9 Things to Consider When Buying a Fitness Ebook
The following is a guest post from Jon Goodman of the Personal Trainer Development Center:
Ahh, the Internet. A place where anybody can say anything and, well, get away with anything. While print marketing isn’t dead for workout and nutrition books, the Internet has made some massive steps forward. There are amazing products published online both in ebook and webinar formats. There are also a lot of bad ones.
The difference starts and finishes with the gatekeepers that exist offline. It’s safe to assume that a fitness or nutrition book you pick up in a store has reached a minimum quality threshold. Multiple editors have looked over the book and, hopefully, it’s gone through a series of quality-control measures.
Online things are much different. Anybody can publish anything and claim it is fact. The fitness world is unregulated and a simple disclaimer stating the book is not a prescription for exercise, but simply an information source protects the creator.
The result is a lot of abysmal online fitness and nutrition ebooks. These books are rife with everything from bad editing and hard to understand advice to misguided or just plain bad advice. The most rampant culprit is claiming discovery of a magical “system” for solving a common problem that’s supposed to work faster and with less work on your part than anything ever developed.
The advantage of ebooks is they can be published more quickly and are sometimes packed with better information than a book. A writer can publish what he actually thinks in an ebook as opposed to what is marketable to the masses. They should not be ignored, but you should know what to look for when deciding to purchase an online fitness product.
9 Things to Consider When Buying a Fitness Ebook
1. Title and Subtitle
A title is usually a couple of buzz words followed by a sentence telling the reader what they will get when they buy the book. The title is meant to be a draw.
Credibility and experience of the author are both important. They don’t need to have twenty-plus years in the industry, but they should have some successes and accomplishments if they are trying to sell you their secrets. When researching an author you’re not familiar with you should go through a couple steps. The first is to Google their name. I’ve found horror stories published in blogs on ebook authors from their previous works.
The second step is to look into the places they mention in their “as seen in” blurb. Being quoted once in an obscure article for a website allows the author to say they were seen in the publication. Contrast this when large publications only existed in print and it was difficult to get into a notable publication. What I’m saying is, these days it’s much easier to create the perception of importance. Be wary of it.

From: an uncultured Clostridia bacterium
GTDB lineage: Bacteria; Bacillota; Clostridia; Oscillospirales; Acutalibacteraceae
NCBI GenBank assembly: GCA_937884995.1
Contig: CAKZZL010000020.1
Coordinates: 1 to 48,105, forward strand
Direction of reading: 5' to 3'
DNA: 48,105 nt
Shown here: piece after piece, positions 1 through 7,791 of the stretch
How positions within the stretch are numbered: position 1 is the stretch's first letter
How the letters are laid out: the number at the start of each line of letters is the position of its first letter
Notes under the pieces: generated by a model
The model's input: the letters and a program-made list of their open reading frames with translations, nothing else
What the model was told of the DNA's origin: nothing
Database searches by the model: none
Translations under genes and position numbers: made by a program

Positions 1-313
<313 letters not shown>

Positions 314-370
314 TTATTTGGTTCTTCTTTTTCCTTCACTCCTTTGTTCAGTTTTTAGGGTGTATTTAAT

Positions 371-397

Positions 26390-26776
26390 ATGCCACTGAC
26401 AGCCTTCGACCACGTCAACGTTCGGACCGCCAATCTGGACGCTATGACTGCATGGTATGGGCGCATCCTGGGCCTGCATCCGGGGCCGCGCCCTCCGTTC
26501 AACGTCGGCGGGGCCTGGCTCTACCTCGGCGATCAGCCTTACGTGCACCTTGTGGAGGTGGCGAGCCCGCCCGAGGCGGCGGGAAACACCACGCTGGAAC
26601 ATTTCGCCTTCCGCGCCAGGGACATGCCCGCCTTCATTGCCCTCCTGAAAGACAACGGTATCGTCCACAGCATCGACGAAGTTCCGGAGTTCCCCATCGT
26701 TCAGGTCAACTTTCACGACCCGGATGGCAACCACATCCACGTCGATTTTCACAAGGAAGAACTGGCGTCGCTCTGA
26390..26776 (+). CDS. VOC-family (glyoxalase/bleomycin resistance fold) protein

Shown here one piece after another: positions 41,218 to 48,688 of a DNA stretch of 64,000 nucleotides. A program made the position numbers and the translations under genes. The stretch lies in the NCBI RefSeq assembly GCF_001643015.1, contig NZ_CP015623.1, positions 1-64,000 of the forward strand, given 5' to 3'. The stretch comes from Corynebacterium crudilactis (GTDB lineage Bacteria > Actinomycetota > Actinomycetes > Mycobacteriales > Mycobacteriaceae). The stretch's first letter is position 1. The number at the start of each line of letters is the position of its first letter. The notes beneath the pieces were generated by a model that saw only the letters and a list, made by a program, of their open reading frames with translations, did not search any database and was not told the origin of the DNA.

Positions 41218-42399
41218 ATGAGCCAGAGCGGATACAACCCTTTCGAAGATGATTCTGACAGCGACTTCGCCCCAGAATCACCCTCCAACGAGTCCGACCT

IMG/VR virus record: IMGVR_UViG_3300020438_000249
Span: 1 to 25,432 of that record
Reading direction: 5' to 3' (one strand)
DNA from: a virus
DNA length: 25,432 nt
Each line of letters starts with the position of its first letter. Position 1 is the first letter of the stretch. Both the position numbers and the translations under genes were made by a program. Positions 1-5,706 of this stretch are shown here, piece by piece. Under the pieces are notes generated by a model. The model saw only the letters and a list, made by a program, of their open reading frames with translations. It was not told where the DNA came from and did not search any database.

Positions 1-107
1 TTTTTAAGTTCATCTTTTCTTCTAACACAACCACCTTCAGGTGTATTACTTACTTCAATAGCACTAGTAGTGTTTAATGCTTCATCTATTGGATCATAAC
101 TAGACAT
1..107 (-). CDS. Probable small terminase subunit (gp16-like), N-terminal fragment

3. Why Was It Made?
What is the background of the author and why did they write the ebook? Passion always improves the quality of a product. Did the author used to be overweight themselves? Did they struggle with the problem they are solving with their book? Usually in the sales copy for the ebook they will write a blurb about themselves. Look past the emotional mind tricks that whoever wrote the sales copy is trying to employ and check into the story. How much of it do you think contributed to the creator’s reasons for writing the book?
4. What Are the Main and Accessory Components?
A 100 page ebook can sell for $47. A 150 page ebook can also sell for $47. So what many authors will do is split their book up into a series of parts and sell them as different components. The result is a bunch of different valuations raising the perceived value of the whole and making the original $47 seem like less. The question you must ask is, “What are all of the components and how many of them are necessary to your success you hope to gain from the product?”
If the product includes a manual, a series of workout templates, a nutrition guide, a macro- and micronutrient calculator, and a series of expert interviews, which of these are actually important to you? The interviews were inserted to add to the valuation of the product. All of the other components would have been included in the original book and cut into their individual parts after the fact with a valuation put on them. Only consider the parts that you need and ignore the rest when you're deciding whether the product is worth the price. Also try to look past the absurd valuations (we’ll still make them, though) and see what is actually included.